Deputy leadership candidates ‘should quit cabinet’

Cabinet ministers standing for the Labour deputy leadership should quit their jobs to allow a proper debate, the one non-ministerial candidate has declared.

Jon Cruddas, the former Downing Street aide and MP for Dagenham, condemned his rivals for not engaging with him over policy because they were in government.

Declared candidates so far include Northern Ireland secretary Peter Hain, education secretary Alan Johnson, constitutional affairs minister Harriet Harman, and Hilary Benn, the international development secretary. Commons leader Jack Straw may also stand.

“We’re going to lose this opportunity to renew the party. The remedy is to use the deputy leadership to get them all to resign,” Mr Cruddas told the New Statesman.

“They should all walk out and we should all have a genuine debate, rather than all this briefing, leaking and playing both sides: in the cabinet and simultaneously out of the cabinet.”

Mr Cruddas – who is building his campaign on the need to rebuild the Labour party from the grassroots – was also sceptical about the recent remarks by the deputy leadership candidates designed to set out their radical credentials.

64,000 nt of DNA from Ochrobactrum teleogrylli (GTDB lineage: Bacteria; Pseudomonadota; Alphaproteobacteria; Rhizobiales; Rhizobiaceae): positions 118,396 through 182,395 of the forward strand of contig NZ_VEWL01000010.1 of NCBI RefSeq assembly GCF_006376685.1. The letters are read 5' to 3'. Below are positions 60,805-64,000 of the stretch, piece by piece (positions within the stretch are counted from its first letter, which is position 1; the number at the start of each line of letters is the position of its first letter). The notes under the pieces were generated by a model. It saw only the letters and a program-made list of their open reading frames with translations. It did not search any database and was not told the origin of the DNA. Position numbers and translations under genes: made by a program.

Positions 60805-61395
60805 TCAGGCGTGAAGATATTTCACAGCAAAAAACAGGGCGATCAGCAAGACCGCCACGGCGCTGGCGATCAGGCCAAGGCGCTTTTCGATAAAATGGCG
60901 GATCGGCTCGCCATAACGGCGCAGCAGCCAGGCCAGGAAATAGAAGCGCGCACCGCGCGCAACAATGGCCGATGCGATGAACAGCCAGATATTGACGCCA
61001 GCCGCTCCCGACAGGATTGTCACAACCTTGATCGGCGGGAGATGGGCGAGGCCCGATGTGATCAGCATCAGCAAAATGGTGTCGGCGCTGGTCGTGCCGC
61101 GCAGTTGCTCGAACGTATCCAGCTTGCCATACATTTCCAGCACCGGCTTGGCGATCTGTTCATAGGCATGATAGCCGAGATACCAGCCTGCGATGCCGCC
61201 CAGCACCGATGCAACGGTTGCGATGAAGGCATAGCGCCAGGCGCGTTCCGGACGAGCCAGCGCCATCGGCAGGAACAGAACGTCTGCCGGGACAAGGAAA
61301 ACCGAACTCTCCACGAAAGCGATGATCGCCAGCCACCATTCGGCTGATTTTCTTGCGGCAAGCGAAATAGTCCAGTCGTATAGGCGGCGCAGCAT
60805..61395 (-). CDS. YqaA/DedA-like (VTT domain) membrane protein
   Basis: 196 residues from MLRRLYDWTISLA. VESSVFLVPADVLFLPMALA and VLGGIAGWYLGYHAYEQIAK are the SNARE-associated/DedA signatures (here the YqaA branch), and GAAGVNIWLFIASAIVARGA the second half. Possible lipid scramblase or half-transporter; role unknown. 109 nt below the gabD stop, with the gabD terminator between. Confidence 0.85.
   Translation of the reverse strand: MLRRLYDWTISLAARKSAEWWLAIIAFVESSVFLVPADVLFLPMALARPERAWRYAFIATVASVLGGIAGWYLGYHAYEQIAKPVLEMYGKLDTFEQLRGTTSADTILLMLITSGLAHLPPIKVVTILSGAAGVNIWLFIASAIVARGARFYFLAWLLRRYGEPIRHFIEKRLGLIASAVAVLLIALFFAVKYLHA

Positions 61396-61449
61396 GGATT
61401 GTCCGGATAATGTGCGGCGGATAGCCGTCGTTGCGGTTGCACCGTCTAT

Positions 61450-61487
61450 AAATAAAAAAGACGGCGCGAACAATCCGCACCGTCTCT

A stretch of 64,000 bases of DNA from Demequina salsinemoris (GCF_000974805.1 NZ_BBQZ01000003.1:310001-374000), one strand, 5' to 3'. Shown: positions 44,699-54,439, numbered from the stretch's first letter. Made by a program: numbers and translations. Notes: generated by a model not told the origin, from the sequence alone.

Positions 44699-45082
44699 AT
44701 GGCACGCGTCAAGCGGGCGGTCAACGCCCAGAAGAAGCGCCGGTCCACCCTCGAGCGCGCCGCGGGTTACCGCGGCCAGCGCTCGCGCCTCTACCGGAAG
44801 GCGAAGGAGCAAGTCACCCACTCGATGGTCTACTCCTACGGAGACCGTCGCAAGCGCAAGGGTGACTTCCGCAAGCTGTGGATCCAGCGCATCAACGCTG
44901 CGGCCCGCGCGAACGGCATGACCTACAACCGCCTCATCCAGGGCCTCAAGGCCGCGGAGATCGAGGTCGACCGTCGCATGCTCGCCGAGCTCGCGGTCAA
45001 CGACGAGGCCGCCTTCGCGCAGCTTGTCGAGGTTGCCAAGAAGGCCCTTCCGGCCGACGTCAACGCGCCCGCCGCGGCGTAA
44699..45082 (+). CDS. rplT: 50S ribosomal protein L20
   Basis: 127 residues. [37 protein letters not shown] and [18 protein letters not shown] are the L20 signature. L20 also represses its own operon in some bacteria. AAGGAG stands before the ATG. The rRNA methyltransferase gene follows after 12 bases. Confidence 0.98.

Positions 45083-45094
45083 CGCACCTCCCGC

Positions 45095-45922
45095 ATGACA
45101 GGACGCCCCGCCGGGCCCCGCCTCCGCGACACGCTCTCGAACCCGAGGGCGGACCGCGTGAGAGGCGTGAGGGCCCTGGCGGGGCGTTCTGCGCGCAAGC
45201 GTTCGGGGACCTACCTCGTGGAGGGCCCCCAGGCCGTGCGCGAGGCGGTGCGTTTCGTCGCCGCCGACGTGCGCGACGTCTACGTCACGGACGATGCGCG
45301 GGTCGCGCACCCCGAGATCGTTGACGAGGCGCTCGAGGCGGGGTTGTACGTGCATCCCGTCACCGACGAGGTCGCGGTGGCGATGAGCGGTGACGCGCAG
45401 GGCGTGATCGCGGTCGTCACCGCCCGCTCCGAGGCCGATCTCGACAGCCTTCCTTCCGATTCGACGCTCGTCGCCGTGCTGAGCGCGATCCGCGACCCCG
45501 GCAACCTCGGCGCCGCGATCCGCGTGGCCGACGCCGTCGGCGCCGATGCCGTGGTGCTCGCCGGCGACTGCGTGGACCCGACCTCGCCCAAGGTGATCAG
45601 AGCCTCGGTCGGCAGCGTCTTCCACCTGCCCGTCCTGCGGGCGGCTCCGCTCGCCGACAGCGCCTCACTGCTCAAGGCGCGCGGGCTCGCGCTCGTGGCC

“They’re playing smoke and mirrors to find themselves. After ten years of doing the
nodding-dog routine, they try to reinvent themselves as more radical,” he said.

Recently, Mr Hain took a pot shot at the US government, saying it was the most right-wing administration in Washington “in living memory” and noting this had made relations with a Labour government in London difficult over the years.

In addition, reports suggest Ms Harman will argue this weekend for the attorney general’s legal advice to the government to be published, saying the row over the legality of the Iraq war and the BAE-Saudi corruption probe has undermined public confidence.

“It is a contradiction in terms to have an accountable office-holder who is not able to publish to those whom he is accountable the advice he has given,” she will say, according to The Guardian.

“It is not enough for government ministers to say we are advised that it is lawful Backbenchers, let alone the wider public, want to see for themselves what the arguments are.”